Although all Aborigines shared general beliefs of nature and the universe there was much diversity in specific beliefs, stories, and myths about the world which was due to totemism and the number of Aborigine tribes and clans. However, there were a few key similarities in their belief system and mythology. They respected medicine men and their powers, they performed rituals to their totems and ancestral heroes, they believed “in a personal sky-being”and “in auxiliary spirit-beings,”and maintained the “existence of holy objects left behind by the sky-being.”(Stanner, 232) Most Aborigine mythology dealt with nature specifically the land, as opposed to the sky and ocean. Mudrooroo, a native Aborigine, said “Many, if not most, of our stories and myths are land-centered.”(ix) There was little need to record astronomical observations in Aboriginal life so much of their cosmology is based on mythology and general astronomical observations. Many myths are stories of ancestral heroes, associated with specific totems, tribes, or clans as well as myths of creation, the sun, moon, and other celestial objects. When discussing myths it is usually best to start with creation.
In most Aborigine creation myths the period of creation was called “Dreamtime.”In several myths, the world, man, animals, plants, and nature were created and named by supernatural beings who later disappeared into the earth or into the heavens. The universe was made from pre-existing material, “it was not a creatio ex nihilo,”or created out of nothing, as Eliade (1) puts it. This explains that the Aborigines were practical in their creation myths. After all how can something be made from nothing? In some myths the earth starts out as a featureless plain, which highlights the Aborigine closeness to the land. The landscape was transformed by awakened beings such as giant serpents that created the landscape. These serpents “pushed upward and writhed across the void, creating as they went along the landscape in which we live today.”(Mudrooroo, 52) Many of these supernatural beings were the ancestor-heroes of specific totems who taught totem members the rituals they were to perform. This universe, created by super-natural beings, had a definite structure of the earth, heavens, and the underworld.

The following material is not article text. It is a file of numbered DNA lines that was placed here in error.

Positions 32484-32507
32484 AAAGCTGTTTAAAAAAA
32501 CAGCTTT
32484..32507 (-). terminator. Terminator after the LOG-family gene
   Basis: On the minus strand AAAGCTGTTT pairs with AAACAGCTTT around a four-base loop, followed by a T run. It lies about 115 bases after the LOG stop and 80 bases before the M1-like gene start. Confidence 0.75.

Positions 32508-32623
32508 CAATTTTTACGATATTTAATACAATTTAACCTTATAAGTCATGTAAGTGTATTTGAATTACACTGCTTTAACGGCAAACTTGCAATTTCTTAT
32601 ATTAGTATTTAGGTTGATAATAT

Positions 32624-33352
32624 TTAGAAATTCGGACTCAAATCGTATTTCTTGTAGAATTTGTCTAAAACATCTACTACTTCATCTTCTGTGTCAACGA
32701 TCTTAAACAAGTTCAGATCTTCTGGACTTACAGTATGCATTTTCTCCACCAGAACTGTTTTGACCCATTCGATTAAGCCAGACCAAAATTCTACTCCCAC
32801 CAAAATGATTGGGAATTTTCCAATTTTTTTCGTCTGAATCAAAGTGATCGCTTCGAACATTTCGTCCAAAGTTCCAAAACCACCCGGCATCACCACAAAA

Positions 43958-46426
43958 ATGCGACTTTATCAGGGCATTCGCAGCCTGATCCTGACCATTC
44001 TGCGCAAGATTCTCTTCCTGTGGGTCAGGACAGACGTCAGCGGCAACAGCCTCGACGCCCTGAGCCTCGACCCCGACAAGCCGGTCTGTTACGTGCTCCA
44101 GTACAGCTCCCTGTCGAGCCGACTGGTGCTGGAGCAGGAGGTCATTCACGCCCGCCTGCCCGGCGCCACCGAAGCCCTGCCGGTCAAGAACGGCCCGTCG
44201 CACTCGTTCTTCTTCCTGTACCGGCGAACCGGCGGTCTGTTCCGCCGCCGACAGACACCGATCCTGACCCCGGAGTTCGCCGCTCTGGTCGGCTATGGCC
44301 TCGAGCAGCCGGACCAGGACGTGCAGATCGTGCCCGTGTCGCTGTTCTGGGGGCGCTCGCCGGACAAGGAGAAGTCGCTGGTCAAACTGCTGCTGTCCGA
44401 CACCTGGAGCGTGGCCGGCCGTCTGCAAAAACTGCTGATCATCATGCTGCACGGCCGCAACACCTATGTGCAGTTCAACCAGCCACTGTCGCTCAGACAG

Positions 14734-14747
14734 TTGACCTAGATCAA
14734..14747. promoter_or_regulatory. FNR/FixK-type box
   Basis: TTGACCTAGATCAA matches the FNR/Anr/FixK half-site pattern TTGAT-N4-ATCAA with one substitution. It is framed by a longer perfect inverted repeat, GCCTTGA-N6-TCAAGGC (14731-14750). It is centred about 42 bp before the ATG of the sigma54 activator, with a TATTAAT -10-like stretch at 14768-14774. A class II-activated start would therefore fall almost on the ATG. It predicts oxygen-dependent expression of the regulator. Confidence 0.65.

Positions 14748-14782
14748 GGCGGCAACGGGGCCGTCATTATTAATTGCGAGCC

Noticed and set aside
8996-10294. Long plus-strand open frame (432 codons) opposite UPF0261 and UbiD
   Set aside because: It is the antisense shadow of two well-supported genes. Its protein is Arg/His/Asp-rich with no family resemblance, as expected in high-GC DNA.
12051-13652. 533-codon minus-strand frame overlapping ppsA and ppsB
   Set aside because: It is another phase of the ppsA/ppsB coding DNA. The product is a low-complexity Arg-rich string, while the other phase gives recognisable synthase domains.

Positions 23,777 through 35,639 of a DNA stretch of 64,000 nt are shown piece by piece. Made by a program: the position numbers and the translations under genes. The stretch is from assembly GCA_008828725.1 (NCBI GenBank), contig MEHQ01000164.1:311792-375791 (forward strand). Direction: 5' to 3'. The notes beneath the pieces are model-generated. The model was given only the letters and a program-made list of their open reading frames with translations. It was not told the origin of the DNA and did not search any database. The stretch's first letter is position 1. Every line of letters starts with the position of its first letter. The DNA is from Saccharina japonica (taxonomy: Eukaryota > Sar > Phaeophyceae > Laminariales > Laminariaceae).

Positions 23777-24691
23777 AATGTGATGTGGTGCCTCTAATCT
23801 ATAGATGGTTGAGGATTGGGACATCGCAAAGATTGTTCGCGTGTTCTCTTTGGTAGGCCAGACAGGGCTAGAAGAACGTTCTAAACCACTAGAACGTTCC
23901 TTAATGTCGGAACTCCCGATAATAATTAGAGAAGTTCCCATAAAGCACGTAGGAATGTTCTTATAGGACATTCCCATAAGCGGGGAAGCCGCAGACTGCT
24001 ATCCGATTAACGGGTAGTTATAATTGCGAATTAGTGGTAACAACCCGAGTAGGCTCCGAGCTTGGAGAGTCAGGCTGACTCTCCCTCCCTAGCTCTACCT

The structure of the Aborigine universe varied little across Australia. It consisted of three planes: the earth, the sky, and the underworld. The earth was circular and flat covered by the dome of the sky which stretched out to the horizon. The sky was the plane upon which super-natural beings or the ancestral-heroes lived. The sky plane was also where the soul of a person went after they died. The Aborigines believed that the sky “was a rich country with a plentiful water supply.”(Mudrooroo, 31) This belief must have been prompted by the lack of water on their plane, the earth plane. In the eyes on an Aborigine, if the sky plane was divine and the place of the afterlife then it would be natural for it to have more water than the earth plane. The stars represented the campfires of the beings that lived in the sky plane. Some myths include that the sky was held up by giant props at the corners of the earth. The Aborigines also believed that certain shaman, or medicine men, had the ability to travel between the earth plane and the sky plane. They did this by means of trees between heaven and the earth. One such tree was seen in the night sky in the Milky Way. Which such abilities the shaman was a very influential figure in Aboriginal society. Under the plane of the earth was the underworld plane. The underworld plane was much like the earth plane and inhabited by people like those from the earth plane. Another belief was that the underworld was uninhabited and always dark. It contained two mountain ranges with a valley and a river between them. It was through the underworld that the sun-woman and the moon-man returned to the east horizon from the west horizon. Some tribes believed in a sky world further beyond the first. Here was where several star-women and men of the Milky Way lived. Certain celestial objects were also explained in Aboriginal mythology.